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Am J Prev Med. 2015 Jan;48(1):1-12. doi: 10.1016/j.amepre.2014.08.006. Epub 2014 Nov 6.

The steps to health randomized trial for arthritis: a self-directed exercise versus nutrition control program.

Author information

1
Department of Exercise Science, University of South Carolina, Columbia, South Carolina; Prevention Research Center, University of South Carolina, Columbia, South Carolina. Electronic address: swilcox@sc.edu.
2
Department of Exercise Science, University of South Carolina, Columbia, South Carolina.
3
Department of Exercise Science, University of South Carolina, Columbia, South Carolina; Prevention Research Center, University of South Carolina, Columbia, South Carolina.
4
Department of Health Science, Saginaw Valley State University, University Center, Michigan.
5
Division of Population Health, CDC, Atlanta, Georgia.
6
College of Social Work, University of South Carolina, Columbia, South Carolina.

Abstract

BACKGROUND:

Despite the established benefits of exercise for adults with arthritis, participation is low. Safe, evidence-based, self-directed programs, which have the potential for high reach at a low cost, are needed.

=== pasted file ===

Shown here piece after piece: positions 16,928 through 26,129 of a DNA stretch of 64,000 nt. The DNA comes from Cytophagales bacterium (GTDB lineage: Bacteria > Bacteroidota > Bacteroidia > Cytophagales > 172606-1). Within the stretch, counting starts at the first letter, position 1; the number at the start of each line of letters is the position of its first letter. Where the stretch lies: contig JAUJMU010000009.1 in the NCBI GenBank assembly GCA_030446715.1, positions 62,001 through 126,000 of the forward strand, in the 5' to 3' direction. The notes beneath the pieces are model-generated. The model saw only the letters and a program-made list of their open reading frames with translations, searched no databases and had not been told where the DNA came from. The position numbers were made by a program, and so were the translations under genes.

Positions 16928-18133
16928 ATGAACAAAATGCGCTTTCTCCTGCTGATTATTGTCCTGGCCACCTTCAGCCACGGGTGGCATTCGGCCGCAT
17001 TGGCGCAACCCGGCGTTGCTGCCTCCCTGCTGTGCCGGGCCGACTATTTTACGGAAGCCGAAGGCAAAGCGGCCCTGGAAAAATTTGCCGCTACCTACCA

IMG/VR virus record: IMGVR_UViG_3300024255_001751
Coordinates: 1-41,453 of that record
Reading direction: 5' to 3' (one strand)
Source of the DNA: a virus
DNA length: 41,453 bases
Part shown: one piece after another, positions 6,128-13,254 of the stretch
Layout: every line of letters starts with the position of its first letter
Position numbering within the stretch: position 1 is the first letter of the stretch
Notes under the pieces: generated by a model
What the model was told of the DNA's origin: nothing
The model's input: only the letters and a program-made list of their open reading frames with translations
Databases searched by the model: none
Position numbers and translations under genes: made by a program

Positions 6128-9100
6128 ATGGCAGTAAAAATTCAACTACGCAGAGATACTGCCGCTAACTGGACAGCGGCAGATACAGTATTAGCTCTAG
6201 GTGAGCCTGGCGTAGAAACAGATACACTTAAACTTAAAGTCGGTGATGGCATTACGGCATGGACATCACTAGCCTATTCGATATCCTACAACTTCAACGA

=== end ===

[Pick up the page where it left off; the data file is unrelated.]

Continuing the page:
PURPOSE:

To test a 12-week, self-directed, multicomponent exercise program for adults with arthritis.

DESIGN:

Randomized controlled trial. Data were collected from 2010 to 2012. Data were analyzed in 2013 and 2014.

SETTING/PARTICIPANTS:

Adults with arthritis (N=401, aged 56.3 [10.7] years, 85.8% women, 63.8% white, 35.2% African American, BMI of 33.0 [8.2]) completed measures at a university research center and participated in a self-directed exercise intervention (First Step to Active Health(®)) or nutrition control program (Steps to Healthy Eating).

INTERVENTION:

Intervention participants received a self-directed multicomponent exercise program and returned self-monitoring logs for 12 weeks.

MAIN OUTCOME MEASURES:

Self-reported physical activity, functional performance measures, and disease-specific outcomes (arthritis symptoms and self-efficacy) assessed at baseline, 12 weeks, and 9 months.

RESULTS:

Participants in the exercise condition showed greater increases in physical activity than those in the nutrition control group (p=0.01). Significant improvements, irrespective of condition, were seen in lower body strength, functional exercise capacity, lower body flexibility, pain, fatigue, stiffness, and arthritis management self-efficacy (p values<0.0001). More adverse events occurred in the exercise than nutrition control condition, but only one was severe and most were expected with increased physical activity.

CONCLUSIONS:

The exercise program improves physical activity, and both programs improve functional and psychosocial outcomes. Potential reasons for improvements in the nutrition control condition are discussed. These interventions have the potential for large-scale dissemination. This study is registered at Clinicaltrials.gov NCT01172327.

PMID:
25441237
PMCID:
PMC4732708
DOI:
10.1016/j.amepre.2014.08.006
[Indexed for MEDLINE]
Free PMC Article

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